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The NSFNET Backbone Project, 1987 – 1995

NSFNET: A Partnership for High-Speed Networking

Image of 3-D NSFNET Traffic Map “Government policies and programs should view the academic enterprise as a whole and cultivate it as a national asset. This in turn would establish a framework for future partnerships that would allow teaching to flourish in conjunction with research and other activities.”

Mary Lowe Good and Neal Lane, “Producing the Finest Scientists and Engineers for the 21st Century,” Science 266 (November 1994).


Infrastructures, for purposes such as transportation and communication, have long been vital to national welfare. They knit together a country’s economy by facilitating the movement of people, products, services, and ideas, and play important roles in national security.

In addition to these broad social and economic uses of infrastructure, however, are individual uses: if directed to do so, the benefits of well-designed and expertly built infrastructure can be realized at the level of the individual or groups of individuals as well as at the level of society as a whole. For over one hundred years, the public switched telephone network has served our needs for communications infrastructure in the United States, reaching most of the population with a ubiquitous, reliable, and easy-to-use telecommunications technology. But today’s networking communications technologies can empower scientists, researchers, educators, business people, policy makers, and citizens with the ability to access, create and distribute information much more powerfully and quickly than ever before. Such empowerment represents the true potential of the Information Age.

At present, policy makers, business people, educators, citizen’s groups, and individuals in the United States are consumed by the notion of constructing a National Information Infrastructure, or an “information superhighway.” Meanwhile, millions of people all over the world are connected to the Internet, a global, packet-switched network of networks running over phone lines and other communications media. As debate continues over the proper means to build, maintain, and oversee such infrastructure, the Internet continues to grow and evolve at astonishing rates.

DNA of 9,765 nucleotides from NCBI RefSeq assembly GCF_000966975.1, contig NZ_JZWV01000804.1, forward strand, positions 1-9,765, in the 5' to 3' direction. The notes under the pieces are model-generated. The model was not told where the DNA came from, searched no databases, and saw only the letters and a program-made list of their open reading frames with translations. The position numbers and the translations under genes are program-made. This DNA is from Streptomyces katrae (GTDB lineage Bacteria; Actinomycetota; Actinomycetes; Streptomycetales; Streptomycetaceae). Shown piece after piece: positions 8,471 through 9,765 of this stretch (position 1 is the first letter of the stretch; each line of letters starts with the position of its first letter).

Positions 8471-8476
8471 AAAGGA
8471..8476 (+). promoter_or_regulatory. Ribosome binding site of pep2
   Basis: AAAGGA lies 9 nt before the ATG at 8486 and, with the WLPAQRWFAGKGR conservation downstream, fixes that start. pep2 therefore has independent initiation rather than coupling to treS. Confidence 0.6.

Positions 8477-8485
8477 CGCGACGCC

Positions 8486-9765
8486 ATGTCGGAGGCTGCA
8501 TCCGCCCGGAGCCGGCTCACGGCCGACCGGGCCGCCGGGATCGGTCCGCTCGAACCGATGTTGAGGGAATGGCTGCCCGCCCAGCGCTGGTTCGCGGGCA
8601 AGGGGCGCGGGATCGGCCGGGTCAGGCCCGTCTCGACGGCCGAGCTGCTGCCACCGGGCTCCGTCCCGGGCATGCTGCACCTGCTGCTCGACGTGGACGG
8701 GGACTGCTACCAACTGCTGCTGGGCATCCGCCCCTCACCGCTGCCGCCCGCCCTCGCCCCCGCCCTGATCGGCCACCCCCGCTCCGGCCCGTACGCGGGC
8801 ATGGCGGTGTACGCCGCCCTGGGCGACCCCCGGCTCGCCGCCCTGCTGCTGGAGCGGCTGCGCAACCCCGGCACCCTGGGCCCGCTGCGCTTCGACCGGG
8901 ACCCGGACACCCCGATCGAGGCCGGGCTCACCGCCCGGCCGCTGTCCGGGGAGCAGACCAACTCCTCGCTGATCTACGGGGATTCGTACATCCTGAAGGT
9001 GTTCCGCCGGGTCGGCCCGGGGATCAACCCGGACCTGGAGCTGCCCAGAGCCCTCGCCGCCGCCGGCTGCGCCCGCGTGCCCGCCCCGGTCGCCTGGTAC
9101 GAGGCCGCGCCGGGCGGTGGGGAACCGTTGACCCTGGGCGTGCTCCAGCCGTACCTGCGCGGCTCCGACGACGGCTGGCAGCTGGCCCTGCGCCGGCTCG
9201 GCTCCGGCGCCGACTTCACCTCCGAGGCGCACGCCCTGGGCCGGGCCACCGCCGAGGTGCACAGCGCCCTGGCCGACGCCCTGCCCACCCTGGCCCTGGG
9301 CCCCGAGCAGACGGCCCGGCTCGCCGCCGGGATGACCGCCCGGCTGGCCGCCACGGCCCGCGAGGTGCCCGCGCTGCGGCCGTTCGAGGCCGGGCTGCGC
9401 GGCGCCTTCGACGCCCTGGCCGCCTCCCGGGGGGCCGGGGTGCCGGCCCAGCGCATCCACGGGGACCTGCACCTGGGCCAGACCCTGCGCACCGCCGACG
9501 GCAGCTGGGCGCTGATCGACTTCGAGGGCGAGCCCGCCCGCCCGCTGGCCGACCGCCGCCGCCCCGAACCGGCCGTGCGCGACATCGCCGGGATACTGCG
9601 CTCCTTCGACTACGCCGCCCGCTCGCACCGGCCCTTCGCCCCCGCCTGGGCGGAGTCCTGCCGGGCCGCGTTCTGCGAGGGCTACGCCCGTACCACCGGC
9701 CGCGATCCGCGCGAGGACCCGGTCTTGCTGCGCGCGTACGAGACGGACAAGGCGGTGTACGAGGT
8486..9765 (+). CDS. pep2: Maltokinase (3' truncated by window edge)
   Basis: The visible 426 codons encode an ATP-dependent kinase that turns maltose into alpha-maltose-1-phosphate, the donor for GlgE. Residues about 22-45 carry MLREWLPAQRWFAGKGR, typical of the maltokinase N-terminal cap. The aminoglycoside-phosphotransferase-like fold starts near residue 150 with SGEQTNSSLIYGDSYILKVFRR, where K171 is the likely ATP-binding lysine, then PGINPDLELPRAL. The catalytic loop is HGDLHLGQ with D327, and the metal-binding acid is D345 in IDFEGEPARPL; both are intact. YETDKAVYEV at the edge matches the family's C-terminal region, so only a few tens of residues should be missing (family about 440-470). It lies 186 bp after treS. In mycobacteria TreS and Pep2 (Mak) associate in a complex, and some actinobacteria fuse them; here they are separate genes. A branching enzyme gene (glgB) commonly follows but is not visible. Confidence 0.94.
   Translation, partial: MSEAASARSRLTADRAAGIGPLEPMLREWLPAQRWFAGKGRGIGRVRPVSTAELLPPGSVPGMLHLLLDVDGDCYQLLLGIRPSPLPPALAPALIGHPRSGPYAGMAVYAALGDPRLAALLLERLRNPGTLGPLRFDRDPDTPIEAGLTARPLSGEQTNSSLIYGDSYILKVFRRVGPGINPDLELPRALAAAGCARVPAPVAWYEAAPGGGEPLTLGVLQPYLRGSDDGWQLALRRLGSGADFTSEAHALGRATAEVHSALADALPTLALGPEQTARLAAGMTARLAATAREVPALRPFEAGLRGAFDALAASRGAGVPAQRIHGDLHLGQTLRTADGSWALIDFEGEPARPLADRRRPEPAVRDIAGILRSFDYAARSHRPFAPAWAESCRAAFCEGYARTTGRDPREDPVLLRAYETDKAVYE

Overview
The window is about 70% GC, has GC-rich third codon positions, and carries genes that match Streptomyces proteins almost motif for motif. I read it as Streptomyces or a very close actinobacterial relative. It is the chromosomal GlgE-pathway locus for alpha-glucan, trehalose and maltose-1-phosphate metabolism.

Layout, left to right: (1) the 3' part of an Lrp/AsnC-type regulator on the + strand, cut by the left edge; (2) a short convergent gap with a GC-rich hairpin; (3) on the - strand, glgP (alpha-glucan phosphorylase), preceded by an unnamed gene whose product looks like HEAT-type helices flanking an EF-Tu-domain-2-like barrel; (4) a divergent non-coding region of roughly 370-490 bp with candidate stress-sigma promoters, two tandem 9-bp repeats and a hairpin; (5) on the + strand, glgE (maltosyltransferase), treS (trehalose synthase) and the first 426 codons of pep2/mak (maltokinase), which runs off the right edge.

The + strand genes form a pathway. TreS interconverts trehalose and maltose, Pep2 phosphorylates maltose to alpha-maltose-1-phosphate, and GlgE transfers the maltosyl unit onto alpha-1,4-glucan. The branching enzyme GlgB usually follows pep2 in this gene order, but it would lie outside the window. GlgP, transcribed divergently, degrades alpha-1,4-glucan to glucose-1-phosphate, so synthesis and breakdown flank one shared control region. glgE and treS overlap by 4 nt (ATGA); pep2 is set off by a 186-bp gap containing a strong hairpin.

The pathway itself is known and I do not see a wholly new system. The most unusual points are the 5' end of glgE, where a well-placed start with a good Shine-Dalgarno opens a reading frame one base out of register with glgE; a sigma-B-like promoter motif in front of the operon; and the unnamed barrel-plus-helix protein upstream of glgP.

Thus the development of today’s computer networks underlying tomorrow’s communications media becomes ever more important technologically, economically, and socially. But in order to understand where we are going, it is vitally important to understand where we have been. The history of the Internet is a tale yet to be told, but the NSFNET represents one of the most significant parts of that story.

Part of the National Science Foundation’s ongoing high-speed computing and communications infrastructure initiatives, the NSFNET program from its inception in 1985-1986 was the foundation of the U.S. Internet and the main catalyst for the explosion in computer networking around the world that followed. The NSFNET backbone service, the basis of the larger NSFNET program, linked scientists and educators located on university campuses in the United States to each other and to their counterparts located in universities, laboratories, and research centers all over the world.

Through a cooperative agreement with the National Science Foundation, Merit Network, Inc., a consortium of Michigan universities, in conjunction with IBM, MCI, and the State of Michigan, created the NSFNET backbone service to serve the research and education community’s growing need for networked communications. Using the NSFNET, the research and education community led the way in pioneering new methods of applying information technology to scientific and industrial research as well as education.

The partnership of academia, industry, and government that built the NSFNET backbone service also pioneered a model of technology transfer- the process by which technology is “transferred” from the public to the private sector-whose rewards are only beginning to be realized. From 217 networks connected in July of 1988 to more than 50,000 in April of 1995 when the NSFNET backbone service was retired, the NSFNET’s exponential growth stimulated the expansion of the worldwide Internet and provided a dynamic environment for the development of new communications technologies. As we begin to address the challenge of national and global information infrastructure-the next generation of communications infrastructure-we are fortunate to be guided by the example set by the NSFNET in its successful partnership for high-speed networking.

Next: Coming Together

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